From antiquity, scholars divided knowledge into res divinae (sacred) and res humanae (secular). The 2012 exhibit Scripting the Sacred featured religious writings, many of which were splendidly illuminated. The Circle of the Sun examines the seven liberal arts in cathedral schools and universities; the rise of professions in law, medicine, and commerce; and the emergence of Scholastic philosophy, history, vernacular literature, and Renaissance humanism.
 
Today, manuscript studies is a highly interdisciplinary and increasingly digital field for which paleography, the study of old writing, remains a fundamental tool. Paleography was first used scientifically to detect forgeries in diplomatic documents; its principles were later applied to related academic disciplines such as epigraphy, textual criticism, and codicology, which are also discussed in the exhibition.
 
Highlights of manuscripts on display, dating from the ninth through seventeenth centuries, include complete codices of ancient works by Ovid, Vergil, and Cicero; illustrated astronomical and legal texts; a portrait of Geoffrey Chaucer; medieval poetry; and fragments of rarely seen treatises on Latin lexicography, etymology, and allegory. Visitors will also see a selection of Roman writing implements, coins and inscriptions as well as goatskins prepared as parchment by a modern artisan.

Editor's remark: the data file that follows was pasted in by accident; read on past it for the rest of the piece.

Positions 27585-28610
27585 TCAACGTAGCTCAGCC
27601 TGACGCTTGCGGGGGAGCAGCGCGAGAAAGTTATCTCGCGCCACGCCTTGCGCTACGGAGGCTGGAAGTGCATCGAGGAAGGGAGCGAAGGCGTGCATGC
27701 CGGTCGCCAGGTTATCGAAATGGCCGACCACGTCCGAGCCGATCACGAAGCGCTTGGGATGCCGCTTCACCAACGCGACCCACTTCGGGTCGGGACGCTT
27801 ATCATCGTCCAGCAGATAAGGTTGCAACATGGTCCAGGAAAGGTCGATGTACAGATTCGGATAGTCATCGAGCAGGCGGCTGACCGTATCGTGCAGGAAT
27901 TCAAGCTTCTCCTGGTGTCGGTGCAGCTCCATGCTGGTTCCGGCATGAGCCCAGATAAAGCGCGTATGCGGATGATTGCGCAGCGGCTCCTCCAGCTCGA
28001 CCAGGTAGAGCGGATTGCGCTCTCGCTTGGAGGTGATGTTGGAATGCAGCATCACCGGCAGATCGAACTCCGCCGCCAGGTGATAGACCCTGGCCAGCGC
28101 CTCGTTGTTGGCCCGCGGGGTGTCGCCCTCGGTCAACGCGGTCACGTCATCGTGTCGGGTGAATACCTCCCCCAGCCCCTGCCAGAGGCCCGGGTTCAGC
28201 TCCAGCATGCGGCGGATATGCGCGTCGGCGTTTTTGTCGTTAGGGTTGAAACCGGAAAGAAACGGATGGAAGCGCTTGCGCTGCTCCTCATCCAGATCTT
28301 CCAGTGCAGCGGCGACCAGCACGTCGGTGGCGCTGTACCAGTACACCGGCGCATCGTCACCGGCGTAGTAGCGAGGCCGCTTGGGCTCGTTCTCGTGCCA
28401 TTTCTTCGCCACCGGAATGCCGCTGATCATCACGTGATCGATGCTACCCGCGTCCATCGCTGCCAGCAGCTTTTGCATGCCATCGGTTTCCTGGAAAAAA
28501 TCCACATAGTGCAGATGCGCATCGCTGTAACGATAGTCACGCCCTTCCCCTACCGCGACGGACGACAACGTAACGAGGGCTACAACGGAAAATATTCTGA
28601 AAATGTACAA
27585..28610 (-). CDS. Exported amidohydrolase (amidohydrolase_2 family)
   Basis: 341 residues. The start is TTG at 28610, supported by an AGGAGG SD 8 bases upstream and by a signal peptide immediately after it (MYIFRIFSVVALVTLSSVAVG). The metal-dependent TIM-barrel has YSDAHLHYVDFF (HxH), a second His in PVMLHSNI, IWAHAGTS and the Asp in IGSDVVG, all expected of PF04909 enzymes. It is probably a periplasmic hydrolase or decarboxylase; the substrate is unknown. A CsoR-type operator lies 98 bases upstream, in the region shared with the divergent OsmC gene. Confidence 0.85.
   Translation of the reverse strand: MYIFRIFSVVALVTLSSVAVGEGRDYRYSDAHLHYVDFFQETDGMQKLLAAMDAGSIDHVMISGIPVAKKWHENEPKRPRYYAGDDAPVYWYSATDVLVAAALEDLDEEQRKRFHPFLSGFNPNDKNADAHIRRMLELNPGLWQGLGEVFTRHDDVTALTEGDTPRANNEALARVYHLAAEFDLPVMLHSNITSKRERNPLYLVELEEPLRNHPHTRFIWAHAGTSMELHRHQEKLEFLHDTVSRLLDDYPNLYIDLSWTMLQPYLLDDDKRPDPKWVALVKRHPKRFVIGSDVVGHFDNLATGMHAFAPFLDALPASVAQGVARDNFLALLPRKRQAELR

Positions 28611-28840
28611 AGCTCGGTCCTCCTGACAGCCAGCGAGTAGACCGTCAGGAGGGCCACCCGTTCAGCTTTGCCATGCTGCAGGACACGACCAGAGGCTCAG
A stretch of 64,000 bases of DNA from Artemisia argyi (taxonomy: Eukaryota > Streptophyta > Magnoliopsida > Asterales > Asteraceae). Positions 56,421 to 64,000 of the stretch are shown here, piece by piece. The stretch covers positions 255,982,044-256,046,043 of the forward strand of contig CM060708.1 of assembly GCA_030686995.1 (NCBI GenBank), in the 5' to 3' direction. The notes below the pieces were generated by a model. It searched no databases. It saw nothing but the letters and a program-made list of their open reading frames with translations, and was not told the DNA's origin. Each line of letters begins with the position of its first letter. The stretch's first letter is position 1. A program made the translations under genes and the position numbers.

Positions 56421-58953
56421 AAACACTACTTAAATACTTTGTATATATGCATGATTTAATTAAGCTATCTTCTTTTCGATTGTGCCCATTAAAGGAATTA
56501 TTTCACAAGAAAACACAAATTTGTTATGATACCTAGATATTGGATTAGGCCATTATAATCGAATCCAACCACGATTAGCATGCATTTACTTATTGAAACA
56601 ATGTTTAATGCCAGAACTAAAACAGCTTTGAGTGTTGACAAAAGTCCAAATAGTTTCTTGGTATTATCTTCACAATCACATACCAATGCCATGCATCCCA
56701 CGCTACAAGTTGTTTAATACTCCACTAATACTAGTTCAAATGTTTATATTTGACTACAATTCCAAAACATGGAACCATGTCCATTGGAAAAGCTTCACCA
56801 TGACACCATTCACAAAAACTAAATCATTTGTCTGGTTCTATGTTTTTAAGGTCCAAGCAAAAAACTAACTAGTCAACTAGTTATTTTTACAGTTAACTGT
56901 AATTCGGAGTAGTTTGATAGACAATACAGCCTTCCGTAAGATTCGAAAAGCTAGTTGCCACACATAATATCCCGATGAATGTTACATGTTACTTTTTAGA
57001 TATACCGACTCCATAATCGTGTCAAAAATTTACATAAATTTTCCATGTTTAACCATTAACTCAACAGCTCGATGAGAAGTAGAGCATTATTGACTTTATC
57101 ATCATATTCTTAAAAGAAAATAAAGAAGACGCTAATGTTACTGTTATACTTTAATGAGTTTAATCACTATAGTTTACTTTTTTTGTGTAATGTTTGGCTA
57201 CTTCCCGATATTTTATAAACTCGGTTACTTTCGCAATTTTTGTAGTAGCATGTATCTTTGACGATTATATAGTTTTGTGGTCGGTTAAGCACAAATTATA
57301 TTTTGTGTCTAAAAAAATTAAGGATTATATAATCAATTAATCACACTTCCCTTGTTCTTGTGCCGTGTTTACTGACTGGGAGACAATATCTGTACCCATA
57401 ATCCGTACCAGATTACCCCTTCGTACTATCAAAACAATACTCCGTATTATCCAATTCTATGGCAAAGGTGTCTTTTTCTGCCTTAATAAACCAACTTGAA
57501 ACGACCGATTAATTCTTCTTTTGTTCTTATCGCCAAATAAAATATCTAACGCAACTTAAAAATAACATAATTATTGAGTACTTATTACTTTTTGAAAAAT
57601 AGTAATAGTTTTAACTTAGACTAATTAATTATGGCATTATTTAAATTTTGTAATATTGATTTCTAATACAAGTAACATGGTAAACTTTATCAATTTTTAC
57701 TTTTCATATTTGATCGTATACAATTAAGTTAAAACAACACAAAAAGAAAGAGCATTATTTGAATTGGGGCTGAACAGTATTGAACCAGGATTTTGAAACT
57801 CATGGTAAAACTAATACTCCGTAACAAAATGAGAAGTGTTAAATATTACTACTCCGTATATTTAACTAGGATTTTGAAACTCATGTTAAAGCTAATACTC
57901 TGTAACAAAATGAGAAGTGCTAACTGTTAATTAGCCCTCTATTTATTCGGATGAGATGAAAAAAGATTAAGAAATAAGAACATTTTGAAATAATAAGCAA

The Circle of the Sun is co-curated by Sarah Temmer Weston, Class of 2014, English and Art History and David A. Jordan, assistant director for library development and associate curator for paleographical materials. Curated tours lasting approximately 45 minutes are available to classes and community groups (suggested maximum of 12-15) by appointment with David Jordan at 650-723-3866 or dajordan@stanford.edu.
 
Exhibit cases are illuminated Monday through Saturday from 10 a.m. to 6 p.m. and Sunday from 1 to 6 p.m. The gallery is accessible whenever Green Library is open; hours vary with the academic schedule. To confirm library hours, call 650-723-0931 or go to http://library.stanford.edu/libraries_collections/hours_locations.html

For a map of campus and transportation information, go to http://www.stanford.edu/dept/visitorinfo/plan/maps.html

NOTE: The exhibition is free and open to the public; first-time visitors and those without Stanford ID must register at the entrance to Green Library before entering the building.